In cases of impaired health status during pregnancy, 22.8% of the 272 women interviewed preferred to keep their pregnancy. Among them, only 11.9% reported visiting a doctor, while 10.2% admitted to having an abortion or wanting to commit suicide (data not shown). The influence of the familial environment on PLHIV’s desire for a child was also analyzed (data not shown). Parents often encouraged the patient's desire for children in 26.1% cases, especially when they were informed about the patient's HIV status beforehand. Indeed, their sex partners shared the desire for children in 60.0% cases when they were informed about the patient’s HIV status (data not shown).

We analyzed the relationships between the desire to have a child by PLHIV and socio-demographic, clinical, therapeutic, and epidemiological factors (Table 2). The results showed that the desire for children was significantly higher in subjects under 40 years of age compared to those over 40 years of age [81%(268/329) versus 19%(61/329), p<0.001]. The average number of children was significantly lower for patients wishing to have children than for the other patients (1.7 versus 3.2, p<0.001).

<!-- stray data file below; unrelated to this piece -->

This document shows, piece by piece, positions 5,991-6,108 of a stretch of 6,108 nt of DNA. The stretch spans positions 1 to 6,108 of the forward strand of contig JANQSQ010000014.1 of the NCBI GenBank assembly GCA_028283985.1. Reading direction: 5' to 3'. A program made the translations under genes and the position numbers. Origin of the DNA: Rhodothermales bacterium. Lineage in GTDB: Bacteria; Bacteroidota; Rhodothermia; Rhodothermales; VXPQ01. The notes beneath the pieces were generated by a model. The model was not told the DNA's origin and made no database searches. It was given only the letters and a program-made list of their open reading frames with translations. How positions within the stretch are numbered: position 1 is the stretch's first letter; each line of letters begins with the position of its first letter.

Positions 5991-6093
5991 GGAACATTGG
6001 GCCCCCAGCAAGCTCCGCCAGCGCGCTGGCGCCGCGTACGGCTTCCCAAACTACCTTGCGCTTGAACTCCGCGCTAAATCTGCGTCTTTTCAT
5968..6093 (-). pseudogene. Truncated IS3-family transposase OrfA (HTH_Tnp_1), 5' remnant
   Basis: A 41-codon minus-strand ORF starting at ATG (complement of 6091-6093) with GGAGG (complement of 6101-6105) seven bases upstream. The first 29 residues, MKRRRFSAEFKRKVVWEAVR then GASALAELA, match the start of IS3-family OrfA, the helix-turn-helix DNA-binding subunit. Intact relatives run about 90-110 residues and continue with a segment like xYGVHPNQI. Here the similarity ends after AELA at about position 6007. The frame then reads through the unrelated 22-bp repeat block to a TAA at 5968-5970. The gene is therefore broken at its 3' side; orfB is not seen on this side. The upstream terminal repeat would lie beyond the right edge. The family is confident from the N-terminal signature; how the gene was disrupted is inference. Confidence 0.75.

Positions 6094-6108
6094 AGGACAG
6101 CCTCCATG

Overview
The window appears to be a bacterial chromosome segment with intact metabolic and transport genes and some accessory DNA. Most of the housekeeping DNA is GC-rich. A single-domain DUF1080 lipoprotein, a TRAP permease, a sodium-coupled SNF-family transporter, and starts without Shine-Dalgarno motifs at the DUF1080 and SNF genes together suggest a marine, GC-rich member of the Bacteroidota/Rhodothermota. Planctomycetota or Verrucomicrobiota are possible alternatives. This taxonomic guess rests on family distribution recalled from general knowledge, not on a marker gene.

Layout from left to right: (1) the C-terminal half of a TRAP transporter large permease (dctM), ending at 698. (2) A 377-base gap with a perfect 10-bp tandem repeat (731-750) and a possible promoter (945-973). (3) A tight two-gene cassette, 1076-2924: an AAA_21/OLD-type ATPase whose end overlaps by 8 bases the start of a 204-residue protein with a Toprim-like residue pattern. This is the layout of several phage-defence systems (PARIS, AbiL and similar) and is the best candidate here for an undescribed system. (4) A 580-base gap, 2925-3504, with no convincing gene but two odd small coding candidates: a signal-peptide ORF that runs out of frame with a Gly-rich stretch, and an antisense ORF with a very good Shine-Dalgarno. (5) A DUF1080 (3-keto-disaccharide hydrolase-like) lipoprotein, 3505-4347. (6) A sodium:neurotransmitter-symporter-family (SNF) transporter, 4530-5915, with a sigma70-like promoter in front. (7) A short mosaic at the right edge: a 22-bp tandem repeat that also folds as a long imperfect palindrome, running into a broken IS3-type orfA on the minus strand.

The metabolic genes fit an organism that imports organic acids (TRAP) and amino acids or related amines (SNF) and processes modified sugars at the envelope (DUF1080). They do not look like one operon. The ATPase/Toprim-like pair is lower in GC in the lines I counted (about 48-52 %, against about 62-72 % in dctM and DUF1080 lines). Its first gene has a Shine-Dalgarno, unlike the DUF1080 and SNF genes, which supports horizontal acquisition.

However, the frequency of the desire for children was significantly higher when the desire was shared by the couple [77%(255/329) versus 23%(74/329), p<0.001], or in patients who had a partner with parental desire [60%(197/329) versus 40%(132/329), p<0.001].

Concerning the associations between child desire in PLHIV and clinical parameters, a significant result was observed only with weight loss: the desire to procreate was significantly higher in patients that were apparently in shape when compared to those of lower weight 56% (185/329) versus 44% (144/329), p<0.001 (Table 2). No significant relationship was observed between the desire for children and the other parameters including sex, marital status and educational level, practice of adoption, employment status, condom use, and ART therapy.